247
247
Purcell, Henry (1659-1695).
THE SONGS IN THE INDIAN QUEEN: AS IT IS NOW COMPOS'D INTO AN OPERA. LONDON: J. HEPTINSTALL FOR JOHN DAY AND JOHN HUDGEBUTT, 1695.
Estimate
4,0006,000
LOT SOLD. 9,375 EUR
JUMP TO LOT
247
Purcell, Henry (1659-1695).
THE SONGS IN THE INDIAN QUEEN: AS IT IS NOW COMPOS'D INTO AN OPERA. LONDON: J. HEPTINSTALL FOR JOHN DAY AND JOHN HUDGEBUTT, 1695.
Estimate
4,0006,000
LOT SOLD. 9,375 EUR
JUMP TO LOT

Details & Cataloguing

Collection Meyer

|
Paris

Purcell, Henry (1659-1695).
THE SONGS IN THE INDIAN QUEEN: AS IT IS NOW COMPOS'D INTO AN OPERA. LONDON: J. HEPTINSTALL FOR JOHN DAY AND JOHN HUDGEBUTT, 1695.
première édition, in-folio (32 x 20 cm), [2] et 14 pages, petite gravure sur bois à la page de titre, lettre de l'éditeur au compositeur, musique imprimée, demi-veau du XXe siècle, pagination manuscrite de l'époque, restaurations aux marges, coins restaurés aux premières et dernières pages, uniformement brunies.
Read Condition Report Read Condition Report

Provenance

Ex-libris de Godfrey E.P. Arkwright.

Literature

Day & Murrie, English Song Books 1651-1701, no.137 RISM P5887 ; BUC, p.862 ; Wing D2367 ; Robert Thompson, The Glory of the Temple and the Stage. Henry Purcell (1659-1695), 1995, p.41 ; Zimmerman 630 (p.492: 1695m).

Catalogue Note

Très rare: Nous n'avons pas retrouvé de trace de la première édition de l'Indian Queen de Purcell depuis plus de cinquante ans. Le dernier exemple que nous avons retrouvé fut vendu dans nos salles à Londres le 24 Mai 1954, lot 131, qui pourrait être ce présent exemplaire.

"The Indian Queen is Purcell's greatest late theatre work" (The New Grove vol.20, p.614), malgré le fait que l'oeuvre fut laissée inachevée à sa mort. Le dernier act fut composé par le plus jeune frère du compositeur, Daniel, mais cette musique n'est pas présente dans cette édition. Les paroles sont principalement du grand dramaturge John Dryen. Comme la plupart des oeuvres de théatre tardives de Purcell, sa version manuscrite est perdue et la principale source manuscrite, British Library Add. ms.31449, est "fortement inexacte malgré le fait que le copiste fut un assistant de longue date de Purcell" (Thompson, p.41). Aucune édition plus complète ne fut publiée jusqu'à 1790.

La présente partition contient une des plus célèbres chansons de Purcell, 'I attempt from Love's sickness to fly' dans l'acte 3, avec 'Wake, Quivera wake, our soft rest must cease', 'Why should men quarrel here?', 'Their looks are such that Mercy flows from thence', 'Scorn'd Envy here's nothing that thou canst blast', 'Begone, curst Feinds of Hell', 'Ah! ah! how happy are we!' et 'They tell us that you mighty Powers above'.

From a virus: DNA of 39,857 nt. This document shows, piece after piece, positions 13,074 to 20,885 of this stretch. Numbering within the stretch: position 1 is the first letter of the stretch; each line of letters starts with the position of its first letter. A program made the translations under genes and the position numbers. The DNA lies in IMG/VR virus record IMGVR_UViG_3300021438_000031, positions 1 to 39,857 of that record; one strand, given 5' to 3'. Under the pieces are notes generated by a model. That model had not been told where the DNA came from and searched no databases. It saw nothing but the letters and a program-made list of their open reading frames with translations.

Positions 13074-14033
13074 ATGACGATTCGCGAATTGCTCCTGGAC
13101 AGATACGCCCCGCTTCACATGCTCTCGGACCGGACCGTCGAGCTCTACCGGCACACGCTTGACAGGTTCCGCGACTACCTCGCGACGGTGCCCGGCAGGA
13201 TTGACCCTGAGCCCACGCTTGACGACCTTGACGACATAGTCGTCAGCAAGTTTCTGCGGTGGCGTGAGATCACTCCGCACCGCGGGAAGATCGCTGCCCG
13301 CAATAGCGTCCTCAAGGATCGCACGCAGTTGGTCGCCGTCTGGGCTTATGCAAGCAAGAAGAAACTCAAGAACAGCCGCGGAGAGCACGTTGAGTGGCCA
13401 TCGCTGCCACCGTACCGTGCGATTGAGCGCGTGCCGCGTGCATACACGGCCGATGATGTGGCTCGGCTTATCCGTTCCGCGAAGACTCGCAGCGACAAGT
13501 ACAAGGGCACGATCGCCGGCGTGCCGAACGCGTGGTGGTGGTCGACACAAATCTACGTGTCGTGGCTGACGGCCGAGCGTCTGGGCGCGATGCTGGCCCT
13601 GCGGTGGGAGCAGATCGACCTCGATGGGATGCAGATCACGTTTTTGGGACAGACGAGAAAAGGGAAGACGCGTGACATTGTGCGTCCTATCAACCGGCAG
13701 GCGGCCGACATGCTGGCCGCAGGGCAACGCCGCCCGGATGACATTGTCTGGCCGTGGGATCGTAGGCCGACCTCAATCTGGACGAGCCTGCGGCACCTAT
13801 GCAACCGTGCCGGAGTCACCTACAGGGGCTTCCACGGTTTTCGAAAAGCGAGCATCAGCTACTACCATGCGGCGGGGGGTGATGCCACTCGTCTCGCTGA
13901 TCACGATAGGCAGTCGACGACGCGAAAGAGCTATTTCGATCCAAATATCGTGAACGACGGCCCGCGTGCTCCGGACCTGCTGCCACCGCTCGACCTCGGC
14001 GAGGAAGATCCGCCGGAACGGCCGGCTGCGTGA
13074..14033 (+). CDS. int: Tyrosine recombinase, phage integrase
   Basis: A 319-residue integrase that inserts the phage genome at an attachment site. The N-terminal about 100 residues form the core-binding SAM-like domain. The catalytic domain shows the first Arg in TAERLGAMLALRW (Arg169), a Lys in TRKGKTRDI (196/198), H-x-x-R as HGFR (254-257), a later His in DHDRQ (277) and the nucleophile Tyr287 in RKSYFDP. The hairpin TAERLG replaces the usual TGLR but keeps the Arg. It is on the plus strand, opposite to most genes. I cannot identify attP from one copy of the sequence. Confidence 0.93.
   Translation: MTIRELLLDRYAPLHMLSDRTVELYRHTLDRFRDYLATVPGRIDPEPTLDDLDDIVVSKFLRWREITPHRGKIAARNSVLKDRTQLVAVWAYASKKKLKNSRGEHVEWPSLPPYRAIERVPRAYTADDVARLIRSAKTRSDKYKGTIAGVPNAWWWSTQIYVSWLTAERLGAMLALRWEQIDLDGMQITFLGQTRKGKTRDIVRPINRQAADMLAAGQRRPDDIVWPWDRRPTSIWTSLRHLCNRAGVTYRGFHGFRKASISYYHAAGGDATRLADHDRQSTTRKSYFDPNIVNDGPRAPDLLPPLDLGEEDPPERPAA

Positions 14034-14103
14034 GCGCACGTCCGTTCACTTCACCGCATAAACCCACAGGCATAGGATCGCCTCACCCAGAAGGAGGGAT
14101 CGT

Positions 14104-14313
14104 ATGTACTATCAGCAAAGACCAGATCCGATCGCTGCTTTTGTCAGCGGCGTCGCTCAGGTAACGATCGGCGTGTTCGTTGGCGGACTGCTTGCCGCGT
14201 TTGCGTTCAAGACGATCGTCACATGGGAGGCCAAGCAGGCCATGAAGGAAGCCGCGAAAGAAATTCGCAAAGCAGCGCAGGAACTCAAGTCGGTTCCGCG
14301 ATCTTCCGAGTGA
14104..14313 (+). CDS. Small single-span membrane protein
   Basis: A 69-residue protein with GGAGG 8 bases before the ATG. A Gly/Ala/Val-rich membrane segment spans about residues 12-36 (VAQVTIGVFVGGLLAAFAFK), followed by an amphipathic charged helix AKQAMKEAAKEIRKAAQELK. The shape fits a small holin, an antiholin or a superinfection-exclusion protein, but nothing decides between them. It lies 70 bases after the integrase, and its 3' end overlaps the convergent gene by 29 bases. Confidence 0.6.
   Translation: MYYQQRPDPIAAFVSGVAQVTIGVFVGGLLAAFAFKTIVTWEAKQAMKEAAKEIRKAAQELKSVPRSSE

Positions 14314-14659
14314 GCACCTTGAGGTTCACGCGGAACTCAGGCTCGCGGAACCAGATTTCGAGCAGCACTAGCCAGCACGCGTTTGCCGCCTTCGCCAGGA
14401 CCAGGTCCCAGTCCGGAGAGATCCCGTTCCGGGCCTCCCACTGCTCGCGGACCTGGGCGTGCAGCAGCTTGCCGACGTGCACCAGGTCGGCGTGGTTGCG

Les Songs furent publiées à l'innitiative de May et Hudgebutt, qui écrive dans leur lettre à Purcell qu'ils ont "found a Jewel of very great Value; on which account we were unwilling that so rich a Treasure should any longer lie bury'd in Oblivion", malgré le fait que "we well knew your innate Modesty to be such, as not to be easily prevail'd upon to set forth any thing in Print", et que "were so much the more emboldened to make this Attempt even without acquainting you with our design..".


Very rare
: We have no record of the first edition of Purcell's Indian Queen at auction for over fifty years.  The last example we have traced was that sold in our London rooms on 24 May 1954, lot 131, which may indeed be the same copy as this.  

"The Indian Queen is Purcell's greatest late theatre work" (The New Grovevol.20, p.614), despite being left unfnished at his death.  The last act masque was composed by Henry's younger brother Daniel, but that music is not included in the Songs published here.   The words are principlally by the great Restoration dramatist John Dryden.  As with most of Purcell's late theatrical works, his autograph is lost and the principal manuscript source, British Library Add. ms.31449, is "highly inaccurate although the music copyist was a long-standing assistant of Purcell" (Thompson, p.41).  A more complete edition was not published until 1790.

The present score contains one of Purcell's most celebrated songs, 'I attempt from Love's sickness to fly' from Act 3, together with 'Wake, Quivera, wake, our soft rest must cease", 'Why should men quarrel here?', 'Their looks are such that Mercy flows from thence', 'Scorn'd Envy here's nothing that thou canst blast', 'Begone, curst Feinds of Hell', 'Ah! ah! how happy are we!' and 'They tell us that you mighty Powers above'.

The Songs were published on the initiative of May and Hudgebutt themselves, who state in their letter to Purcell that they had "found a Jewel of very great Value; on which account we were unwilling that so rich a Treasure should any longer lie bury'd in Oblivion", despite the fact that "we well knew your innate Modesty to be such, as not to be easily prevail'd upon to set forth any thing in Print", and "were so much the more emboldened to make this Attempt even without acquainting you with our design..".

Collection Meyer

|
Paris